On a windy day the chairs must be of great use; but in heat they seem to me too vertical and too hard. One must, however, either sit in them or lie upon sand. There is not a pebble on the whole coast: indeed there is not a pebble in Holland. Life after lying upon sand can become to some of us a burden almost too difficult to bear; but the Dutch holiday-maker does not seem to find it so. As for the children, they are truly in Paradise. There can be no sand better to dig in than that of Scheveningen; and they dig in it all day. A favourite game seems to be to surround the parental sentry-boxes with a fosse. Every family has its castle, and every castle its moat.
I have been twice to Scheveningen, and on each occasion I acquired beneath its glittering magnitude a sense of depression. That leaven of tenderness which every collection of human beings must have was harder to find at Scheveningen than anywhere in Holland—everything was so ordered, so organised, for pleasure, pleasure at any price, pleasure almost at the point of the bayonet.
But on the second occasion one little incident saved the day—an encounter with a strolling bird-fancier who dealt in Black-Headed Mannikins. Two of these tiny brisk birds, in their Quaker black and brown, sat upon his cane to attract purchasers. They fluttered to his finger, perched on his hat, simulated death in the palm of his hand, and went through other evolutions with the speed of thought and the bright spontaneous alacrity possible only to a small loyal bird. These, however, were not for sale: these were decoys; the saleable birds lay, packed far too close, in little wooden boxes in the man’s bag. And Scheveningen to me means no longer a mile of palaces, no longer a “hot huddle of humanity” on the sand among myriad sentry-boxes: its symbol is just two Black-Headed Mannikins.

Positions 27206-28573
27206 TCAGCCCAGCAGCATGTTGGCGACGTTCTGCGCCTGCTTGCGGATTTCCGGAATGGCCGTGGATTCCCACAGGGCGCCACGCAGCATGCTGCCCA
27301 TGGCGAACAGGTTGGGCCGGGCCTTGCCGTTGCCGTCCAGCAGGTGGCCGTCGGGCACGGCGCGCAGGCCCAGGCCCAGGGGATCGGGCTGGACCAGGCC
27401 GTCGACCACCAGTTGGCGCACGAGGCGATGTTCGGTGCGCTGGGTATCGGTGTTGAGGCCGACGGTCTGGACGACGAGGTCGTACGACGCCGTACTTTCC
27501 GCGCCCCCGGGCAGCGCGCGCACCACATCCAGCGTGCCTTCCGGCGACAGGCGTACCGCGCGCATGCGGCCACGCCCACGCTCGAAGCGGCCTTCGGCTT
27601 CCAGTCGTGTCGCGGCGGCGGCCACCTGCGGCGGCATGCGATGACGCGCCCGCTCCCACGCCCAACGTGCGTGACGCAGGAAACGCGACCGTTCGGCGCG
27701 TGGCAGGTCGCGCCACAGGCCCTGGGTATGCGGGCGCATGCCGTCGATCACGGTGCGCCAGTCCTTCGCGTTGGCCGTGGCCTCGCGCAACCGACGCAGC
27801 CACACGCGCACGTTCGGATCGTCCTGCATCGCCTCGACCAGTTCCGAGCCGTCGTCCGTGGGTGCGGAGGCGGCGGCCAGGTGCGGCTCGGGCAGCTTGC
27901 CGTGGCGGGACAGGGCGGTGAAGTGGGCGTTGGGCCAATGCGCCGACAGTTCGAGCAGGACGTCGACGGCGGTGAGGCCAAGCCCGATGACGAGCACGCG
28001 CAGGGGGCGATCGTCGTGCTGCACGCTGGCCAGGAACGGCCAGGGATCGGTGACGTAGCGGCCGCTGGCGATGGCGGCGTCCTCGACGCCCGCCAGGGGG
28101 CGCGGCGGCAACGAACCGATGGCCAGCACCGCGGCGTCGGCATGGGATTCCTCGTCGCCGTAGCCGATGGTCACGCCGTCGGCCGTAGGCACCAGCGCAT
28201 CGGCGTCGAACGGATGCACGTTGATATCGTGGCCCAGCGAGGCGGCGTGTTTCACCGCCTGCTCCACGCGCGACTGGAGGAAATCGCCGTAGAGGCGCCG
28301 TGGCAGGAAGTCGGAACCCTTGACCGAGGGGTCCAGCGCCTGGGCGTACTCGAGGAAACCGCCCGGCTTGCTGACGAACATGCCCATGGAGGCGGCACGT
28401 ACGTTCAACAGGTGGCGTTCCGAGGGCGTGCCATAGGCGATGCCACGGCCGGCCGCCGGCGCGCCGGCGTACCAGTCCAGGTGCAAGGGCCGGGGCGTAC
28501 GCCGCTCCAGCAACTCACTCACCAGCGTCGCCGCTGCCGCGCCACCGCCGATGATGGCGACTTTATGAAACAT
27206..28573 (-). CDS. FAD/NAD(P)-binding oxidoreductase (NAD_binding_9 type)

From the Curhaus it is better to return to the Hague by electric tram along the new road. Save for passing a field where the fishwives of Scheveningen in their blue shawls spread and mend their nets, this road is dull and suburban; but from it, when the light is failing, a view of Scheveningen’s domes and spires may be gained which, softened and made mysterious by the gloaming, translates the chief watering-place of Holland into an Eastern city of romance.
The fishwives of Scheveningen, I am told, carry the art of petticoat wearing to a higher point than any of their sisters. The appearance of the homing fleet in the offing is a signal for as many as thirty of these garments to be put on as a mark of welcome to a returning husband.
Probably no shore anywhere in the world has been so often painted as that of Scheveningen—ever since the painting of landscape seemed a worthy pursuit. James Maris’ pictures of Scheveningen’s wet sand, grey sea, and huge flat-bottomed ships must run into scores; Mesdag’s too. Perhaps it was the artists that prevailed on the fishermen to wear crimson knickerbockers—the note of warm colour that the scene demands.